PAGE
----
Ok, so I’m sure many of you share my vitriol at homeopathy. I’m not going to go into all that again, many people have done it much more eloquently than I. Besides, it wouldn’t do much anyway, after all the BBC* seem to be undoing all my hard work anyways.
Homeopathy was in the news again today, as the House of Commons Science and Technology Committee published their report on the use of NHS funding for homeopathy, concluding that: “Homeopathy should not be funded on the NHS and the MHRA should stop licensing homeopathic products.” Not that you’d know from watching said news.
Now I’m all for balanced journalism and there’s certainly enough of a story to warrant opinions from both sides of the camp, however this didn’t seem to happen. Sure the homeopaths were given their chance to bring up studies that cherry pick their data, avoid controls and have, at best, dubious methodologies, but why was there no scientist allowed to chip in on this issue?
Radio 4 seemed to have an MP in rationalities corner, however all the other reports I have watched or read seem to leave it at the homeopaths explanations, making it seem that there is a substantial evidence base for homeopathy. Let me just remind you all of the facts:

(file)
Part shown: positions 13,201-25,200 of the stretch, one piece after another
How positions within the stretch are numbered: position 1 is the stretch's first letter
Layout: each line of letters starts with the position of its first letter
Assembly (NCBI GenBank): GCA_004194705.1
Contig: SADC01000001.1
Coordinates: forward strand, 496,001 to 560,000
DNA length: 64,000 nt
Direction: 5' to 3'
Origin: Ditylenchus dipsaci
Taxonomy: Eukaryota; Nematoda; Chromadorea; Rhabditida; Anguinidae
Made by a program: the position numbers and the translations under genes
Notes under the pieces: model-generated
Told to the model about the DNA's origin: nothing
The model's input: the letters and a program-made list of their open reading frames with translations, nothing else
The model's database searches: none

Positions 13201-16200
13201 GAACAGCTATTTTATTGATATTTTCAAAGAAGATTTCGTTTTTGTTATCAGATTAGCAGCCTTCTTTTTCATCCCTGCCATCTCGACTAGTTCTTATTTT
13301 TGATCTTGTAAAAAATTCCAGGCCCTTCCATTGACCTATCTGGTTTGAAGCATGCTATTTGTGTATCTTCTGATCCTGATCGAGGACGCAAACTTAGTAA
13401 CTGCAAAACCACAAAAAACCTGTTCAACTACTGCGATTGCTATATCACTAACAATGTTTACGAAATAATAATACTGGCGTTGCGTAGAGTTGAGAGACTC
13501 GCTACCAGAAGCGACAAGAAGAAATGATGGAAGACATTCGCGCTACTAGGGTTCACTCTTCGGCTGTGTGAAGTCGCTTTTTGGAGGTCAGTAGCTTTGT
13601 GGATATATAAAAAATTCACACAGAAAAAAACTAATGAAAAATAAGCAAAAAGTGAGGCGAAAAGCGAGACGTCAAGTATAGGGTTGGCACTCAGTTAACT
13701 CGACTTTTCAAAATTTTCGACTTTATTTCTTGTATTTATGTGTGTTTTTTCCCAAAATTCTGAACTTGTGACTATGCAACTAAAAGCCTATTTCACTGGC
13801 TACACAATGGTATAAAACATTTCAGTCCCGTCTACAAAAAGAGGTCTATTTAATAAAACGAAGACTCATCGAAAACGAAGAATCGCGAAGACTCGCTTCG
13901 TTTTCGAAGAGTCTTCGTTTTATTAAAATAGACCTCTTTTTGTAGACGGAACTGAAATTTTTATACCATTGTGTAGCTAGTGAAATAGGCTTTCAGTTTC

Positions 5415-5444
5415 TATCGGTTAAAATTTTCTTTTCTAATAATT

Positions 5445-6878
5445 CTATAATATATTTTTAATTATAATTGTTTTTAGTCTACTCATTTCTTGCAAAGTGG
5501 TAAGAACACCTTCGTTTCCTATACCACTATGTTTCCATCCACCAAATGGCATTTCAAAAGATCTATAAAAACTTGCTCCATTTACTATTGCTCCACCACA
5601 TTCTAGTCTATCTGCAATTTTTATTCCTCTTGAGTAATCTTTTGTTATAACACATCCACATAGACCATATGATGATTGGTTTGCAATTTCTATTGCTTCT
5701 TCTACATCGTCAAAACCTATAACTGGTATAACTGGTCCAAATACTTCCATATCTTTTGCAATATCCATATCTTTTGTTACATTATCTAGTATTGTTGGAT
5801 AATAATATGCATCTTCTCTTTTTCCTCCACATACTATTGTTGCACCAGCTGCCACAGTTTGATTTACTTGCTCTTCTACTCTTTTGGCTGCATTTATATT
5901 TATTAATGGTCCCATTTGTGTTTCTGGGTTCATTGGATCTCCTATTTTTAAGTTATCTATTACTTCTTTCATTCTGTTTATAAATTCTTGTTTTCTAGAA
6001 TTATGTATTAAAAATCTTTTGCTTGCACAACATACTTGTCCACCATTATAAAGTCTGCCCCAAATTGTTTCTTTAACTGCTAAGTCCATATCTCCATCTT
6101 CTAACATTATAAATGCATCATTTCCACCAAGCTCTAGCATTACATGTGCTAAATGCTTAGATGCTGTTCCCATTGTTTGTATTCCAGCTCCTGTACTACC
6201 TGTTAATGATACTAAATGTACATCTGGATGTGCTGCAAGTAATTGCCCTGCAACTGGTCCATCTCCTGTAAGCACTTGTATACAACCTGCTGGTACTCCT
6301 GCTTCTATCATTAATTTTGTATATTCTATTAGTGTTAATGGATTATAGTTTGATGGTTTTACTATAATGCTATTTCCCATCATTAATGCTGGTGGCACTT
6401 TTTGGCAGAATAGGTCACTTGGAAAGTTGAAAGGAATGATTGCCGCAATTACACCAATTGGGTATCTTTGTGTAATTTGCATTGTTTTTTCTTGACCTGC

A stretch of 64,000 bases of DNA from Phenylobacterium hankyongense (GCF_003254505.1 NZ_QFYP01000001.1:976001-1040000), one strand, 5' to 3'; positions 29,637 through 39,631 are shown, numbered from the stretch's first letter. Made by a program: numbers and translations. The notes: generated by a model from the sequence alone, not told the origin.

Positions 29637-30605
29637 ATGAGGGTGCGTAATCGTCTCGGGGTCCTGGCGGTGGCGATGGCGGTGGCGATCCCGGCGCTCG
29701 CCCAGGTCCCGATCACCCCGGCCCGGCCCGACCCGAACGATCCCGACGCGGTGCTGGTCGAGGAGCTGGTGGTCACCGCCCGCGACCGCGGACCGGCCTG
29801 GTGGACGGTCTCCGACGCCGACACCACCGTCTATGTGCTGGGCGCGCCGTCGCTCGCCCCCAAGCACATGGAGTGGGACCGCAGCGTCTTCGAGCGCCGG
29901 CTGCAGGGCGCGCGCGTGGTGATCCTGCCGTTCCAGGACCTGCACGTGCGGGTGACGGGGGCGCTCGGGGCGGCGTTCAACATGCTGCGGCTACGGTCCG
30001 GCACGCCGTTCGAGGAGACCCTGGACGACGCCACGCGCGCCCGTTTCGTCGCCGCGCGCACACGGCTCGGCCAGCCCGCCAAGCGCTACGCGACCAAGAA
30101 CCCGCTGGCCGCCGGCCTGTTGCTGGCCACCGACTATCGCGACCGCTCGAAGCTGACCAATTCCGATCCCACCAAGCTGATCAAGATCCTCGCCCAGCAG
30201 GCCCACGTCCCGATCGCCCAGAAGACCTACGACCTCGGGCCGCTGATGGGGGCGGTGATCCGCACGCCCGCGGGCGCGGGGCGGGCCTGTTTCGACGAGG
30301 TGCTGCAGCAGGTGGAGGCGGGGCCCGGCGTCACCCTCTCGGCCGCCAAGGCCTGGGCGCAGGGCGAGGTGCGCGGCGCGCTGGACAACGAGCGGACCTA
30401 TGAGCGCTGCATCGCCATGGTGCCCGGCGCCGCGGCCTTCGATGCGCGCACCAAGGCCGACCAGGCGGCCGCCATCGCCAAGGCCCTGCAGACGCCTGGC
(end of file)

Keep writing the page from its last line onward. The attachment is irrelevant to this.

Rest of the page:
If you want to buy sugar pills fine, just don’t use my taxes to pay for them.
Interestingly the Chief Scientist at the Department of Health, Professer David Harper, seems to think that there could be something in the memory theories associated with homeopathy. It’s ok though, he gets the closest thing to a bitch slap that the committee could muster:
“63. We would challenge Professor Harper’s comment that research funding should be directed towards exploring theories that are not scientifically plausible. Research funding is limited and highly competitive. The Government should continue its policy of funding the highest quality applications for important scientific research determined on the basis of peer review.
64. The Government Chief Scientific Adviser, Professor John Beddington, has told us in unequivocal terms that he is of the view that there is no evidence base for homeopathy. We recommend that the Government Chief Scientific Adviser and Professor Harper, Chief Scientist at the DH, get together to see if they can reach an agreed position on the question of whether there is any merit in research funding being directed towards the claimed modes of action of homeopathy.”
*Other news channels are available…